Tags: Fed | Action | Recovery | Doubts

WSJ: Split Fed to Consider More Action Amid New Recovery Doubts

Wednesday, 06 Jun 2012 11:41 AM

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The Federal Reserve will hold a scheduled monetary policy meeting on June 19 and 20 and two camps will emerge to debate stimulating the economy via monetary easing tools.

Since the downturn, the Fed has twice juiced the economy via two rounds of quantitative easing (QE1 and QE2) by buying mortgage-backed securities and Treasurys held by banks, pumping the economy with $2.3 trillion in expansionary liquidity in the process.

Quantitative easing aims to spur growth by pushing down long-term interest rates to encourage investment and hiring, and is seen as an expansionary monetary policy tool when interest-rate cuts alone don't work.

Editor's Note: You Deserve to Know What Obama and Bernanke Are Hiding From Americans

A deteriorating European debt crisis is threatening global growth, while the U.S. recovery appears to be slowing as evidenced by downwardly revised first-quarter gross domestic product rates and dismal jobs reports.

One Fed camp appears to be willing to roll out a third round of stimulus, known as QE3, or at least some sort of accommodative policy to spur growth.

"We should be providing more accommodation," Charles Evans, president of the Chicago Fed, said in a speech Tuesday evening, according to The Wall Street Journal.

Others are taking more hawkish stances, warning against stimulus on the grounds it may plant the seeds for inflation down the road and won't do much good anyway.

"During the next few weeks as I contemplate the future course of monetary policy, I will be asking myself what good would it do to buy more mortgage-backed securities or more Treasurys when we have so much money sitting on the sidelines," Richard Fisher, president of the Dallas Fed, said in a speech Tuesday at St. Andrews University in Scotland, the Journal adds.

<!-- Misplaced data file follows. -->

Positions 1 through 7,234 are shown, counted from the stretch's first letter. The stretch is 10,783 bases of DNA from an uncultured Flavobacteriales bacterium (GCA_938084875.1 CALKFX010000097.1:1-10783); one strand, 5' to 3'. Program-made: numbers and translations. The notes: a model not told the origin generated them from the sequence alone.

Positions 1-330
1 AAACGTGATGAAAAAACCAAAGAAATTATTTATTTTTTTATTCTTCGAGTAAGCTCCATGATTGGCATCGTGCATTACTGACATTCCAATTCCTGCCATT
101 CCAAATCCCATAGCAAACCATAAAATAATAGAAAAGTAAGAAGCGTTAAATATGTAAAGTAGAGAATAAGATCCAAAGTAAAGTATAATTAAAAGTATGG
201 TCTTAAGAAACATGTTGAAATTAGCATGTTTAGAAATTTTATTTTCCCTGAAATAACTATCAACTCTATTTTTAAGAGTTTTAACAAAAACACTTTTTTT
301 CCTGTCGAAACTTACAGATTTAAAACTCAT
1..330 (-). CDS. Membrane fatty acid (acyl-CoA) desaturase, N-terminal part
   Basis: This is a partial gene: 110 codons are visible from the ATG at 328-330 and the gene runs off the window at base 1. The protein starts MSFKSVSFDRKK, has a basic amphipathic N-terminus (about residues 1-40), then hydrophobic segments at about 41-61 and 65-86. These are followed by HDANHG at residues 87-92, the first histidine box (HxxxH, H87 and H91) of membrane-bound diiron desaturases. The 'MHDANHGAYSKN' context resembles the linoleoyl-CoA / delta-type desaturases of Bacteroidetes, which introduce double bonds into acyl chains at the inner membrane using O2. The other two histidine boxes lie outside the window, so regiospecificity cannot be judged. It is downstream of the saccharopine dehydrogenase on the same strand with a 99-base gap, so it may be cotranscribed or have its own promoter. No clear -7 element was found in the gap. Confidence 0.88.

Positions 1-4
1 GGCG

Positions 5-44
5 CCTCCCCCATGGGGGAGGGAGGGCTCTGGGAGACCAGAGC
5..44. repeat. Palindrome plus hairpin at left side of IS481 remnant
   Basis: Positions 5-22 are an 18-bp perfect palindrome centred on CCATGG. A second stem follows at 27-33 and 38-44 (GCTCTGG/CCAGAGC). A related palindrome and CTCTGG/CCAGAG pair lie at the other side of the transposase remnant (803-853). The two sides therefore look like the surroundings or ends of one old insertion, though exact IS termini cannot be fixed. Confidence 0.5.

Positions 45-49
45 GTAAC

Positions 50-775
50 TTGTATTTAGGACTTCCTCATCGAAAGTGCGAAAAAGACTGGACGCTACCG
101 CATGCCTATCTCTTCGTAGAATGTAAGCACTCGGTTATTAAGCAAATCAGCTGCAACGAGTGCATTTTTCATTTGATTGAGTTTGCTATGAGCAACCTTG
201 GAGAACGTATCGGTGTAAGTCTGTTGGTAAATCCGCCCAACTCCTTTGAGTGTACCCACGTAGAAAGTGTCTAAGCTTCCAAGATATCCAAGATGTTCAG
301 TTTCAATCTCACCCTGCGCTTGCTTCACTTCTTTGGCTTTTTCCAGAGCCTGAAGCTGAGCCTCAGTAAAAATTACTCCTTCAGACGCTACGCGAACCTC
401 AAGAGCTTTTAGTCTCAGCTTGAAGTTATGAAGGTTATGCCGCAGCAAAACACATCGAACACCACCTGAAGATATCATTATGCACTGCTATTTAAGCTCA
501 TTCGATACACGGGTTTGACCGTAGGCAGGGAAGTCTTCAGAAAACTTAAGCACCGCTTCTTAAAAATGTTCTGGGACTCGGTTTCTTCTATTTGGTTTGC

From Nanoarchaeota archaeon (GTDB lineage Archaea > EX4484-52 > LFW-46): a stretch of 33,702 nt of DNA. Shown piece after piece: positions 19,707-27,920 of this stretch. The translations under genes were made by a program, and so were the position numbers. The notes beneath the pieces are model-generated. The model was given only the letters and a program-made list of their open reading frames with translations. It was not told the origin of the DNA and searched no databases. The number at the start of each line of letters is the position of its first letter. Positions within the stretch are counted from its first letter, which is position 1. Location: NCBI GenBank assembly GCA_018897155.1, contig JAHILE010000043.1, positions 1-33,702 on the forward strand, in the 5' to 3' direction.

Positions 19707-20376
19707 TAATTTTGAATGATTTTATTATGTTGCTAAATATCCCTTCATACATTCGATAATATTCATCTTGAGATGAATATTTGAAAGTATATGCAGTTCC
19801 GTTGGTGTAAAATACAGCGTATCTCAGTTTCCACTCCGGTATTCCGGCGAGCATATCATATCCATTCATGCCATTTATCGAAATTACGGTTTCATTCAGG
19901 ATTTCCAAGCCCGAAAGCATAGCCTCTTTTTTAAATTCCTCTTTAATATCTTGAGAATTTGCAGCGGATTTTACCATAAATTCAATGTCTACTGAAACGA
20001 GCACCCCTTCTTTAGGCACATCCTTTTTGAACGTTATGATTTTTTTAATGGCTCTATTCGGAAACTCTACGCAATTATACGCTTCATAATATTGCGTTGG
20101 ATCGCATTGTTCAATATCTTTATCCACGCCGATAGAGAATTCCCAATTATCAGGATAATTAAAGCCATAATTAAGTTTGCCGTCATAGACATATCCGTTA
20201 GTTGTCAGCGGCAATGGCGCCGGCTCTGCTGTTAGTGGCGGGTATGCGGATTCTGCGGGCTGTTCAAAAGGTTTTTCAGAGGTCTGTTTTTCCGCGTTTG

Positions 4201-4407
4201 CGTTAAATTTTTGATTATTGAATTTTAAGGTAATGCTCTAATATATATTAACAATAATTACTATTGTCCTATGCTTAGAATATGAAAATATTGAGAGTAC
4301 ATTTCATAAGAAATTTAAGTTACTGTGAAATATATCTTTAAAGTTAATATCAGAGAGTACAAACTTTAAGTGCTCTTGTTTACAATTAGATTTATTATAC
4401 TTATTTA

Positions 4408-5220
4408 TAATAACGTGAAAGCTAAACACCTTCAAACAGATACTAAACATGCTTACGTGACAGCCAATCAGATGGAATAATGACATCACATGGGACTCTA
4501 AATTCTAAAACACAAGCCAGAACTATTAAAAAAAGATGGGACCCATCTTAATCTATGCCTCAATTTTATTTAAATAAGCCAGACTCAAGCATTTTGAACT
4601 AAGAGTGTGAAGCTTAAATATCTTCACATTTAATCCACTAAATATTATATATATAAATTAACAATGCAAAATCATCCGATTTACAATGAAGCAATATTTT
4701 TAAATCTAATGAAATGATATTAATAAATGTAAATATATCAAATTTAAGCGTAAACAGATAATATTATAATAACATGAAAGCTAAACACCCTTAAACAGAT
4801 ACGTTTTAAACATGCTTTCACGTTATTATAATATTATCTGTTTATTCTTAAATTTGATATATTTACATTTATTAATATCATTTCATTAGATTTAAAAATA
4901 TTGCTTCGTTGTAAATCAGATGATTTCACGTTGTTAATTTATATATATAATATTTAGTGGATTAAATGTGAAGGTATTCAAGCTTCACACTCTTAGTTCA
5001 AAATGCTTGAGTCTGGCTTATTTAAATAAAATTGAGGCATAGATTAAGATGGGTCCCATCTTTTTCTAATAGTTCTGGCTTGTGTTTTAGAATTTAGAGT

"I believe that were we to go down the path to further accommodation at this juncture, we would not simply be pushing on a string but would be viewed as an accomplice to the mischief that has become synonymous with Washington."

Meanwhile, cloudiness makes coming to consensus all the more difficult.

"There is little worry at the Fed of a new recession. But central-bank policy makers might act if their growth forecasts decline enough to raise doubts about the economy's capacity to keep lowering unemployment," the Journal writes in an analysis.

In May, the economy added a net 69,000 nonfarm payrolls, well below expectations for around 150,000 jobs.

May's numbers were well below January and February's respective totals of 275,000 and 259,000.

In the first quarter of 2012, the U.S. gross domestic product grew 1.9 percent, down from a preliminary estimate of 2.2 percent.

"The employment data are hard to read now. Some of the recent slowdown in job gains might be a temporary payback after a hiring spurt in January and February partially related to warm weather," the Journal adds.

"Fed officials also worry that data might be skewed by seasonal adjustments that statisticians use to smooth normal monthly swings in the data. These adjustments are based on past movements in the economy and might have been thrown off by large swings during the financial crisis."

Other Fed policymakers continue to voice their opinions in public, pointing out that if the economy worsens, then the Fed should act.

"It is my sense that material risks to the outlook are gathering," Atlanta Fed President Dennis Lockhart told business executives at The Broward Workshop in Fort Lauderdale, Fla., according to Reuters

"Should it become clear that something resembling my baseline scenario of continued, though modest, growth is no longer realistic, further monetary actions to support the recovery will certainly need to be considered."

Editor's Note: You Deserve to Know What Obama and Bernanke Are Hiding From Americans




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